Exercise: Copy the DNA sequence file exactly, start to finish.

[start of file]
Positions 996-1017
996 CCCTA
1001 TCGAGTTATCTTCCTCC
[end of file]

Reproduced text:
Positions 996-1017
996 CCCTA
1001 TCGAGTTATCTTCCTCC